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Golfing Innovations 2015

It was only a few years ago, back in 2008, that Apple released its App Store with the popular phrase “There’s an app for that,” changing the way technology worked at our fingertips. The reach quickly extended to communication, health, finance, weather and even sports.

Want to run for 30 minutes at an eight-minute per mile pace? There’s an app for that. Or maybe take slow motion video flying off a ski jump? There’s an app for that. Like logging baseball stats in real-time? There’s an app for that, and just about everything else. This is the technologically innovative world we live in, and golf is no different.

In fact, it’s possible no other sport has been more deeply affected by growth in technology. Pull Grandpa’s clubs from the attic and you’ll quickly understand. Grandpa may have passed the game on to his grandsons, but nowadays, they’re playing it much, much differently. Here are a few innovations rapidly changing the game in 2015:

Venture Heat

starting at $130

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In Door County, and the rest of Wisconsin for that matter, the golf season is often a short one, made frustratingly so by Mother Nature’s colder side. Winter generally extends into April and arrives far too early in October, shrink-wrapping the golf season to fit around Memorial and Labor Day.

Golf junkies, though, will tee it up as soon as they see snow recede from the bunkers. What remains is the motion that torques an aging body 80-100 times on a windy, rainy 40-degree Sunday. For those days when the golf term “stinger” takes on a completely new meaning, there is Venture Heat clothing.

With batteries lining (though seemingly hidden) the inside of the clothing, energy is transferred to the wearer, much like hand-warmers, only these are permanent hand warmers that cover the body and feature an off switch. The chargeable inserts keep the body warm and, most importantly, loose for the duration of any four to five-hour round. Venture Heat is available in the form of jackets, vests, long-sleeved shirts and pants, and completely lowers the rigidity of any early spring or late fall round.

Fashionable on and off the golf course and made with winter sports in mind, the heated clothing might be secretly designed for the Wisconsin golfer, too, who needs to shovel the driveway after that mid-April snowstorm.

The Golf Bike

starting at $795

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There’s a conundrum in the game of golf. Those who shy away from the sport generally cite unfair requirements from their day and their wallet, sometimes both. Unable to create a lower price index for the generally expensive hobby, Higher Ground Golf Co., creators of The Golf Bike, want to at least make the hours spent at a golf course more efficient.

So they’ve created a way to burn carbs while making birdies. The shame of choosing a Saturday foursome instead of a Saturday workout is a thing of the past. So, too, is riding in a cart all day. With a bag fashioned to the back of The Golf Bike, the only thing missing is a golfer looking for some exercise.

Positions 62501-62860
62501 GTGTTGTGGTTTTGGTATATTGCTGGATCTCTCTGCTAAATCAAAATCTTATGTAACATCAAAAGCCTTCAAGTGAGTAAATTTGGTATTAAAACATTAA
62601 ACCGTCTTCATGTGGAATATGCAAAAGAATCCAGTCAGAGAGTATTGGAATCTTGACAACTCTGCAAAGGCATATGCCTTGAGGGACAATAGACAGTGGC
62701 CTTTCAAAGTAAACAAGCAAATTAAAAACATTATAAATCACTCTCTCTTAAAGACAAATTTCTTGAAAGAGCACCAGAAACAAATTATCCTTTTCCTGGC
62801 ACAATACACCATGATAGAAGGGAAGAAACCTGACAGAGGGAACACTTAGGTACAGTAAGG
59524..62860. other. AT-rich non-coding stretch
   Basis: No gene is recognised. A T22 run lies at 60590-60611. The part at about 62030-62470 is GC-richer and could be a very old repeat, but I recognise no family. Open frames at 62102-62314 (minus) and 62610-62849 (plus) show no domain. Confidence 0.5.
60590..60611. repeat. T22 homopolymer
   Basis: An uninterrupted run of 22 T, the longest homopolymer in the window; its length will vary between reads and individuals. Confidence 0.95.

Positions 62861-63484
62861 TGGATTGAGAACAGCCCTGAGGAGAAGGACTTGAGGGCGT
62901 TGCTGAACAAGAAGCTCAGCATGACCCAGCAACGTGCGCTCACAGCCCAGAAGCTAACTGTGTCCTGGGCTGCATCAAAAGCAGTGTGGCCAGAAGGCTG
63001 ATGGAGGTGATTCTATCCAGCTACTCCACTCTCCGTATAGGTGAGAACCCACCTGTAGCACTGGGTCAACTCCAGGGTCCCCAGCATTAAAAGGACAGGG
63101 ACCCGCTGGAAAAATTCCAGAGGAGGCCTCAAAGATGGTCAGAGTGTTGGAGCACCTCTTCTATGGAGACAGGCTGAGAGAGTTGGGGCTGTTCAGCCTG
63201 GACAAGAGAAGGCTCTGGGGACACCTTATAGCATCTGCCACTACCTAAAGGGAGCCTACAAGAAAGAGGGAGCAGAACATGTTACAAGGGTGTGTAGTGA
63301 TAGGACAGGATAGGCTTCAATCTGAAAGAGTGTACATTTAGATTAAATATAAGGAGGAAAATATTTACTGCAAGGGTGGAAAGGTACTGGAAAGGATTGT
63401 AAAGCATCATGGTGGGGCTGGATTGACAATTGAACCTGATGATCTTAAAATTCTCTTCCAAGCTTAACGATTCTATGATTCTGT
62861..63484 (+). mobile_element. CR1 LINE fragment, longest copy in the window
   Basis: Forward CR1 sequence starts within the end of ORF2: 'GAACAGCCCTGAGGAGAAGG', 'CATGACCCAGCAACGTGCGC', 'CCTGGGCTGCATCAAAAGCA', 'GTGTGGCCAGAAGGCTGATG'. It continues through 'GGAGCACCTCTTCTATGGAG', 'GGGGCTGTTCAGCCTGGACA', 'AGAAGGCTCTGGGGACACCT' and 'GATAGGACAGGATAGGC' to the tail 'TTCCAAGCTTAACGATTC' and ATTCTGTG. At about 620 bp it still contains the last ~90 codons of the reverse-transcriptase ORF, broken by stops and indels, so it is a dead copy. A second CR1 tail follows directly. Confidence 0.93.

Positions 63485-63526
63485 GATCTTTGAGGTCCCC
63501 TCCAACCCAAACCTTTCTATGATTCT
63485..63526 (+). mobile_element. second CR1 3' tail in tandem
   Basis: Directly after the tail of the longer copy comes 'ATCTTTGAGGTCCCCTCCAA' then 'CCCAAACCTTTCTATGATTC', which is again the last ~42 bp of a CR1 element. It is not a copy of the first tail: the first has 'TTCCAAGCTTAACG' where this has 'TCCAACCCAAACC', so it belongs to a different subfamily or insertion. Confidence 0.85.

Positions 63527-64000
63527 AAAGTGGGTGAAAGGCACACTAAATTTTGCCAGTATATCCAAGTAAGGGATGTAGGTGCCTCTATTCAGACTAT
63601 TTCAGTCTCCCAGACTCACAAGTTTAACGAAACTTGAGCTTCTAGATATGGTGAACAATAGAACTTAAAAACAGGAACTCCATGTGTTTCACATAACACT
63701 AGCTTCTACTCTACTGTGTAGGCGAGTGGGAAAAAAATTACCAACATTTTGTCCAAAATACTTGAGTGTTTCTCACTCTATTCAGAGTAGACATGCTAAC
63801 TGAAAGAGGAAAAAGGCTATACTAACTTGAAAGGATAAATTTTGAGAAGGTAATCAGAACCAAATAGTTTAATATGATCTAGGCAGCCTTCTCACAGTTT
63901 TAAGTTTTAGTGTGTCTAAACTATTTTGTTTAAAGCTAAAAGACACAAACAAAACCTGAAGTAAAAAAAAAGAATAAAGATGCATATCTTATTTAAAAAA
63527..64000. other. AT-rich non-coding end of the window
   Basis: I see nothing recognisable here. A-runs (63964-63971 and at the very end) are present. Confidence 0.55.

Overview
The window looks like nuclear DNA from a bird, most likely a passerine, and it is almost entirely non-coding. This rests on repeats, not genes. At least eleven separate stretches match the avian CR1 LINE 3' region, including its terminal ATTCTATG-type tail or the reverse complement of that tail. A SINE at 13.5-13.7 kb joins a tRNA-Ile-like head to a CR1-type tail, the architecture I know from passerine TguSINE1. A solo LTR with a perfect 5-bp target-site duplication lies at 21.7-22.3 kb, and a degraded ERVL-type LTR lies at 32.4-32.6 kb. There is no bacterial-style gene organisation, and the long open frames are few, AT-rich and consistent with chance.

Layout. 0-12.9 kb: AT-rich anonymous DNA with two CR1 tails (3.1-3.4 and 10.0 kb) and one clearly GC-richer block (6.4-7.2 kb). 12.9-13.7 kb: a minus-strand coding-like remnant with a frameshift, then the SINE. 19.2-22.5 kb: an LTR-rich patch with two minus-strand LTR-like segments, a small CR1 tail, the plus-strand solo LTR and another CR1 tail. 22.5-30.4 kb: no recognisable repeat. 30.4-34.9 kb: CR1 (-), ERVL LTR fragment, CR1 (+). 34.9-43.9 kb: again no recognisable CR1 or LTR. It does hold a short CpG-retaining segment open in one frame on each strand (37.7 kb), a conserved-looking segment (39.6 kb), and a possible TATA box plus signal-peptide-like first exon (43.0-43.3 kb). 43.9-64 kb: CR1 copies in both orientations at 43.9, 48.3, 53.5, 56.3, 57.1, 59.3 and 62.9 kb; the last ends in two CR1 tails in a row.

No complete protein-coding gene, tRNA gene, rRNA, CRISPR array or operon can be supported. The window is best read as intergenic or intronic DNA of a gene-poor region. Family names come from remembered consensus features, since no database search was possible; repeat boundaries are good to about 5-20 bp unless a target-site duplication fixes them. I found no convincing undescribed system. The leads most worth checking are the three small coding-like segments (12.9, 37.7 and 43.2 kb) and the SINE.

Its wheels are designed to spread the tread widely, limiting any damage to the course while also providing enough grip to cruise through rough, fescue and any other golf course topography. Off-roading never sounded so fun.

“There is nothing that can duplicate what this can do,” Todd May, creator of the bike, said. “I get nine holes in within an hour, with exercise that doesn’t impact my knees, ankles and joints as I get older.”

Foursomes are also no longer bound to the pairs of two players riding in the same golf cart. Four Golf Bikes is just like four individual golf carts, and you no longer have to sit and wait across the course as slow-playing Steve battles a tough lie in the rough. This all means faster rounds and fitter golfers. Check and check.

Zepp Golf

$149

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While the Apple Watch might be the most attractive piece of wearable technology found at golf courses this year, it won’t be the most helpful. The watch will almost surely have GPS capabilities designed for those golfers, which sounds great, but as much as it might help golfers locate their errant drives, Zepp Golf will keep them from missing the fairway in the first place.

Zepp Golf is a tiny, neon green device (about the size of quarter) that, once clipped onto a golfer’s glove, begins analyzing every swing via motion sensors embedded within. Synced with any mobile device, Zepp Golf takes over as a teacher.

Each swing appears on the device in 360 degrees of manipulative visuals. But that’s just eye candy. Each swing is then scored on a 100-point scale with a set of golf jargon measurements like club speed, hand plane, tempo, etc. Club plane below par? The app offers tips and drills for improving every facet of the swing. It truly can function as a talking, testing, teaching professional both in your pocket and on your wrist. Unlike a teaching pro, though, there’s no talking head know-it-all peering over your shoulder. It’s much, much quieter; so insignificant that you’ll forget it’s even there, grading your every swing.

Finally, once those swings feel up to snuff, one final test remains: comparing them with swings of Tour winners Keegan Bradley and Brendan Steele. Welcome to the big show.